With Pittsfield Suns absent, Futures League announces schedule for modified 2020 season

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The Pittsfield Suns were conspicuously absent from Monday's announcement of a 2020 Futures League baseball schedule. The Suns announced over the weekend that, because of the coronavirus pandemic, the team would take a pause in 2020.

This happened just prior to the league officially announcing that the other six teams would begin playing a 39-game schedule on July 2.

This only makes the Suns' ownership more excited about returning to play in 2021.

"There are very few silver linings with COVID-19. One of them is that we feel, from a staffing standpoint and most certainly from a player and sponsor standpoint, that we will all be chomping at the bit," Suns owner Jeff Goldklang said. "It's hard enough going nine months without games. Going 21 months without games is going to be darn near impossible. I would anticipate the excitement and the energy that will be in play at Wahconah Park either at the end of May or the beginning of June for our opening day next year in 2021, is going to be palpable and tremendous.

"We all look forward to when that next shining light might be, and certainly in Pittsfield, it's Opening Day 2021."

The league announced that the other six teams will play a 39-game schedule from July 2 until Aug. 19. Opening-night games will be played in Nashua, N.H., and New Britain, Conn. New Britain is where the newest Futures League team, the New Britain Bees, play. The Bees had been a member of the independent professional Atlantic League, and the Bees replace the Bristol Blues in the Futures League lineup. Bristol had moved to the NECBL, whose season had been canceled earlier in the spring.

Former Taconic High School and current University of Hartford infielder Drew DeMartino of Pittsfield will play for the Westfield Starfires.

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"Our team owners and operators put a tremendous amount of work into positioning our ballparks to open as safely as possible in order to provide fans with our unique brand of baseball and entertainment," Futures League commissioner Joe Paolucci said in a release. "We're excited to get going."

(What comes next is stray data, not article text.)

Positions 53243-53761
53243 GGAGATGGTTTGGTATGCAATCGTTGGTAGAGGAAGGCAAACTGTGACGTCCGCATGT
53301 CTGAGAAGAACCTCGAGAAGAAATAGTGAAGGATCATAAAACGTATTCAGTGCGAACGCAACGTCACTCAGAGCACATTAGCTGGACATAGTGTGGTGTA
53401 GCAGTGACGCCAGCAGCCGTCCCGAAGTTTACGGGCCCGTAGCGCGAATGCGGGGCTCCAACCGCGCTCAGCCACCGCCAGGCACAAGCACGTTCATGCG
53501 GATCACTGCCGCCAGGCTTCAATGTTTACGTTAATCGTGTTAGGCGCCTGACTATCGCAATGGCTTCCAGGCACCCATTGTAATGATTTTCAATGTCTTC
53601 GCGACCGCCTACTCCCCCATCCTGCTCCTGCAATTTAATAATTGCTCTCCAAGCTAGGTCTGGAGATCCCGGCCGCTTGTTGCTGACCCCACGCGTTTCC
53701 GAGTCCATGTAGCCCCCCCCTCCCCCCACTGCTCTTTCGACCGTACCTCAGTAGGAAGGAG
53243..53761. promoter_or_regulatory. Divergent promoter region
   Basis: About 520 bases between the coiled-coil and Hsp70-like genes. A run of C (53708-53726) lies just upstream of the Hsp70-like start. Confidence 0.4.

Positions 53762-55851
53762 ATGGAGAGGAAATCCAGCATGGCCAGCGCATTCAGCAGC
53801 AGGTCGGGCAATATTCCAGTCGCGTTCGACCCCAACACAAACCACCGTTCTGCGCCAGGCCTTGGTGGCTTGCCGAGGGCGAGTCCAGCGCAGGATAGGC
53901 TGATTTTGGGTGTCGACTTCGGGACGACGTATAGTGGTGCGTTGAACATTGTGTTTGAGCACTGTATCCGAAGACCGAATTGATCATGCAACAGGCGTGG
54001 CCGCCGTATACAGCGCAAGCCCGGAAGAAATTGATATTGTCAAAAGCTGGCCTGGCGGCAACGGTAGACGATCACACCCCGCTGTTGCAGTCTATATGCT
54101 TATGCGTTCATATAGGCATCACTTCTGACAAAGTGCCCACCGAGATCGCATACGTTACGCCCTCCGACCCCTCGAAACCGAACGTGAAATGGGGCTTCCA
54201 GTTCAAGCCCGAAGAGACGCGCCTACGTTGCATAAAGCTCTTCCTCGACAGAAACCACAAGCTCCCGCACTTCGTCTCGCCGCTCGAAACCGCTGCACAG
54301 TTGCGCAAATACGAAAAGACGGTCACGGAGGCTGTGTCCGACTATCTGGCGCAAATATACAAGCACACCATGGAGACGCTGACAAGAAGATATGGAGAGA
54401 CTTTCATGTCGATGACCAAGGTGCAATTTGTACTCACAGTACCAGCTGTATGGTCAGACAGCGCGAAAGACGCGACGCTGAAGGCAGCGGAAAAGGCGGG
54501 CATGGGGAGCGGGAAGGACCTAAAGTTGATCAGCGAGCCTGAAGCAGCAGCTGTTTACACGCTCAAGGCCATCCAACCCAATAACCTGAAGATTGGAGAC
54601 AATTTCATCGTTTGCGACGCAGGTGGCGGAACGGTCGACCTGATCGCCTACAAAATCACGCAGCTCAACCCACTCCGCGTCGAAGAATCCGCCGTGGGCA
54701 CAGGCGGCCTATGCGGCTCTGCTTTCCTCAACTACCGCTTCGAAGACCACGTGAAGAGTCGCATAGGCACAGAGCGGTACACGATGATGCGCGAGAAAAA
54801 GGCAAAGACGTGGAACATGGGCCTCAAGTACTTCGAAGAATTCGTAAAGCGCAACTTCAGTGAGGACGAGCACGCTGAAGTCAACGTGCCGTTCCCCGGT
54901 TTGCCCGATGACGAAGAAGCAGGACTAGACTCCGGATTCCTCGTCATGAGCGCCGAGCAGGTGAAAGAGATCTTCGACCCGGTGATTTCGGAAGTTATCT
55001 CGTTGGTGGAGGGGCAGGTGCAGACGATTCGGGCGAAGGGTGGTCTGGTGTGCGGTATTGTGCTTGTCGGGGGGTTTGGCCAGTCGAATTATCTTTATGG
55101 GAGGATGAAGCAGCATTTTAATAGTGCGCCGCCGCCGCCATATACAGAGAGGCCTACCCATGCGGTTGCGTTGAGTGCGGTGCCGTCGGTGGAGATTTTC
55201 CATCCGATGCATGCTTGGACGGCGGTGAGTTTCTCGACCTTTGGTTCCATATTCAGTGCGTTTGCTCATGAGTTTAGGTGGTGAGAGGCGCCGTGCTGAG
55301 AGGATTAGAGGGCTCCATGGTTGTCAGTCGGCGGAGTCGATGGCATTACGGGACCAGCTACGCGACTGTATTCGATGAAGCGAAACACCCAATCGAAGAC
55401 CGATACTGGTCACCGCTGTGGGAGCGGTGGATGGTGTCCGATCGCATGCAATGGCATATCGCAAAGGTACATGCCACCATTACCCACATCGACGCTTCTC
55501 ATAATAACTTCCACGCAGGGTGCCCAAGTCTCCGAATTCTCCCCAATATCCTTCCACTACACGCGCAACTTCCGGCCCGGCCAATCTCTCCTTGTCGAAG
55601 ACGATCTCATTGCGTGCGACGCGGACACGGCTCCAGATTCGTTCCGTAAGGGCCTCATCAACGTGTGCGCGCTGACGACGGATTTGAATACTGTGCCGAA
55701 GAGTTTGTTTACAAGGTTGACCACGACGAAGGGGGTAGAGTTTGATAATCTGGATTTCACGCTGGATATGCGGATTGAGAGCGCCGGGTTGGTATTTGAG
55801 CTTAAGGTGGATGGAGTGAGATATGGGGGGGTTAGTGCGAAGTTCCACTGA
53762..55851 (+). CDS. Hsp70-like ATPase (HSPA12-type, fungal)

Nashua and New Britain will play 21 home games each, because New Hampshire and Connecticut are in different phases of reopening than Massachusetts is.

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The Suns, meanwhile, aren't the only team to announce it would not play this summer. Only five of the 15 Northwoods League teams are playing a summer season. The Northwoods League is housed in several upper Midwest states, and only five teams from Minnesota and Iowa will play in a pod from July 1 until Aug. 20.

That the schedule for the Futures League was released Monday without the Suns was a disappointment to the Goldklang Group that owns the Suns, as well as affiliated minor league teams in Fishkill, N.Y., and Charleston, S.C., and an independent-league team in St. Paul, Minn. As of today, only the independent team is set to play this summer.

"It was a tremendously difficult and heart-wrenching decision," Goldklang said in an interview with The Eagle. "It was heart-wrenching for our players. It was heart-wrenching for our staff, and it was certainly heart-wrenching for our fans. The goal, from Day One, was to figure out a way to safely play at Wahconah Park this summer. We tried every possible scenario, every possible option and way to created an atmosphere, both for the players and the staff and the fans, where we could feel comfortable welcoming them in."

Goldklang said that some of the major announcements that plagued Major League Baseball and Division I college football did not, in fact, have an impact on the Group's decision not to play. The Philadelphia Phillies announced that several players working out at their spring training site in Clearwater, Fla., had tested positive for the coronavirus. That led to the Clearwater site, and every other spring training site, being shut down.

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"There were just too many variables. Variables that obviously played into the layout of our tremendous and historic, but old ballpark, from a spacing issue, from a footprint issue. It was just not feasible to create the distancing, both on a player and on the fan staff side," he said, "to where we would have comfort that we would not be putting anybody in jeopardy in a safety standpoint from Day One through the end of our season.

"Logistically, it became clear over the last week or so, especially considering the phases that we were currently in and anticipate being in, that it was just not going to be possible to play a Pittsfield Suns season in Pittsfield."

Goldklang also admitted that they thought about playing 2020 somewhere besides Wahconah Park.

"We had some potential options for other locations," he said. "But we're the Pittsfield Suns. We're the Pittsfield Suns and we're a Berkshire team.

"We didn't feel it appropriate to move the team for [18-20] games in 2020."

Howard Herman can be reached at hherman@berkshireeagle.com, at @howardherman on Twitter, or 413-496-6253.


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